Snaresbrook not to be sponsored academy

The DfE has announced that it will not force Snaresbrook primary school in Redbridge to become a sponsored academy.

Snaresbrook was judged by Ofsted to be failing in June this year and the DfE indicated that their preference was for the school to be taken over as a sponsored academy.  Parents, governors, councillors, the local council and other local stakeholders immediately mounted  a campaign against this and said that significant improvements were being made.

On 29 October the DfE announced that they would not intervene and force the school to become an academy, saying:

Snaresbrook Primary School does not have a history of underperformance and has made significant progress after being judged to require special measures by Ofsted in June.


Harris cutting SEN support and adjusting grades?

Parents at the Harris primary academy in Kenley – formerly Roke Primary School – are up in arms over the school’s withdrawal of all one-to-one help that had always been provided for pupils with special education needs – or SEN.

Many parents suspect that this is a ploy by Harris to force parents with SEN children to remove them from the school, and thereby “improve” the school’s league table ratings.

Parents are also suspicious that the school is manipulating pupil attainment data by adjusting  their children’s reported grades –  making out attainment levels are now lower than had previously been assessed and thus exaggerating the ‘progress’ the child is predicted to make.

A parents’ spokesperson said:  “We predict that results will now show remarkable improvement during the first year of the Harris academy and be used as a false benchmark of their success in turning our school around.”

See Inside Croydon for more.

Harris fails English test

The problem the Harris Federation seems to have with spelling (see previous post ) is not restricted to ‘the school formerly known as Camden’,

Children at the Harris Primary Academy in Kenley were given a spelling test titled ‘Spelling, Punctuation and Grammer‘.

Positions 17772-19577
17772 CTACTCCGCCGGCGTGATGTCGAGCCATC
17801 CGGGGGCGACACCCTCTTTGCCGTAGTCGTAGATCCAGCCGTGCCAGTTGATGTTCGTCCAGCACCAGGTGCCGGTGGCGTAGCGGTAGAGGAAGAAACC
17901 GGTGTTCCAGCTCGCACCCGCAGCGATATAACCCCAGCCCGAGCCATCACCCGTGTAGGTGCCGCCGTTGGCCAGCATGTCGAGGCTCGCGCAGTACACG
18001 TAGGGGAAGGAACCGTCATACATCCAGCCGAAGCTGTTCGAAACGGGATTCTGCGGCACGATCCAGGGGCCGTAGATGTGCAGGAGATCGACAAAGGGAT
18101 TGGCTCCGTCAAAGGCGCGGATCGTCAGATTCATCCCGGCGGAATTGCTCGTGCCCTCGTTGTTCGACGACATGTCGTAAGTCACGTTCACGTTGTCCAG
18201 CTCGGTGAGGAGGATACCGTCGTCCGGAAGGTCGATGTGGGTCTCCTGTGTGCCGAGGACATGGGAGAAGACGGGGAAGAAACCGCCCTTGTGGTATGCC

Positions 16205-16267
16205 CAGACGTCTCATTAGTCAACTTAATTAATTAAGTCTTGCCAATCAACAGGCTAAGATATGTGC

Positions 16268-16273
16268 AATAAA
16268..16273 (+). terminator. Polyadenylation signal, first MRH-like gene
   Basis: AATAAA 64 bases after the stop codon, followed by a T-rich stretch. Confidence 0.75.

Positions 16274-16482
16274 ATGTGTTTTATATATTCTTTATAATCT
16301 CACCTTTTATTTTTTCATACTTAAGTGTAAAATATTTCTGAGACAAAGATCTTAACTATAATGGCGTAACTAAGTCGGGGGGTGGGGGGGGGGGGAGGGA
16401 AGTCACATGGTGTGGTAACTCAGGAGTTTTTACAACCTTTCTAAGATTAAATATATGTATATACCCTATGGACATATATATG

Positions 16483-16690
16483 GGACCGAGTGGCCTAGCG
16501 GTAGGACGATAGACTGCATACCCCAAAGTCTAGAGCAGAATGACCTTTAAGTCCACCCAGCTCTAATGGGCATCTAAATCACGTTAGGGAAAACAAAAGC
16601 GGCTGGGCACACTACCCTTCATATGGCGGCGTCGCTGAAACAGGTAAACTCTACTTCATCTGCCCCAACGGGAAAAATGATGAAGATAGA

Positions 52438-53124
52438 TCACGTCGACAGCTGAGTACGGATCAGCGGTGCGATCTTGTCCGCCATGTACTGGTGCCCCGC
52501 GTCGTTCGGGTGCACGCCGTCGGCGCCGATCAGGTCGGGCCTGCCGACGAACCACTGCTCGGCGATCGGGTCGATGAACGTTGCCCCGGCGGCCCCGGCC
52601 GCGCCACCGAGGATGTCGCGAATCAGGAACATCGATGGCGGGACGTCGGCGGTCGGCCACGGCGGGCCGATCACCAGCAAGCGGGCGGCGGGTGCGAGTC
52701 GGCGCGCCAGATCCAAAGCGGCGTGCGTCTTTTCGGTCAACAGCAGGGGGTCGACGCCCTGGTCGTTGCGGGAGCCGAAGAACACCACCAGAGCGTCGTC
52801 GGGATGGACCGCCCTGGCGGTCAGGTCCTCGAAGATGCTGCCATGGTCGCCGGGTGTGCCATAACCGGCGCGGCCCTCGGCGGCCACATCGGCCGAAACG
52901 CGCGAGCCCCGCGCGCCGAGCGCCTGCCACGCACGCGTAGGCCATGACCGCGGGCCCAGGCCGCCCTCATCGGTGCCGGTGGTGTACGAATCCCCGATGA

And there is more …. see story in the Guardian.

This is all the more embarrassing as Harris prides itself on its ability to improve standards in English and literacy in the schools it takes over.

The Harris Primary Academy in Kenley was formerly Roke Primary, which was taken over by the Harris Federation in face of strong parent opposition in September 2013.

Camden History Project

The Camden History Project has been established to preserve and celebrate the history and heritage of the Camden Road schools in Carshalton, Surrey.

The  history and heritage of Camden Junior School, and its place in the local community, was an important issue for many parents and local residents in the debate about the school becoming a sponsored academy.

Go to the Camden History Project website to find out more.

Their There!

Given that the ‘school formerly known as Camden Juniors’ should be focussed on improving its English teaching, it is a pity that Harris cannot ensure correct spelling in the school newsletter .

In newsletter dated 1 October 2013, under the heading ‘parent class representatives’,  we are told that ‘class parent representatives’ will ‘meet the Principle‘.

In the newsletter dated 8 October 2013, in a story entitled ‘crazy critters’ it says ‘We will be printing there names in the next newsletter.’.

Harris clearly need to start by giving themselves some lessons in English – as well as in geography, see previous post.

Sulivan opts to become an academy

Governors of Sulivan School are proposing that their school becomes an academy to protect its future and prevent it being closed by Hammersmith and Fulham Council so they can use the land for a new ‘free’ school.

The school would become an academy as part of the London Diocesan Board for Schools Academies Trust.

They say that becoming an academy will mean that they:

  • retain the school’s ethos
  • can still be Sulivan Primary School
  • can remain on their unique site
  • continue to be a school serving the whole community with 100% open admissions
  • will have financial stability an the opportunity to apply for capital funding
  • can expand provision and grow to become a two form entry school

There is a consultation document available.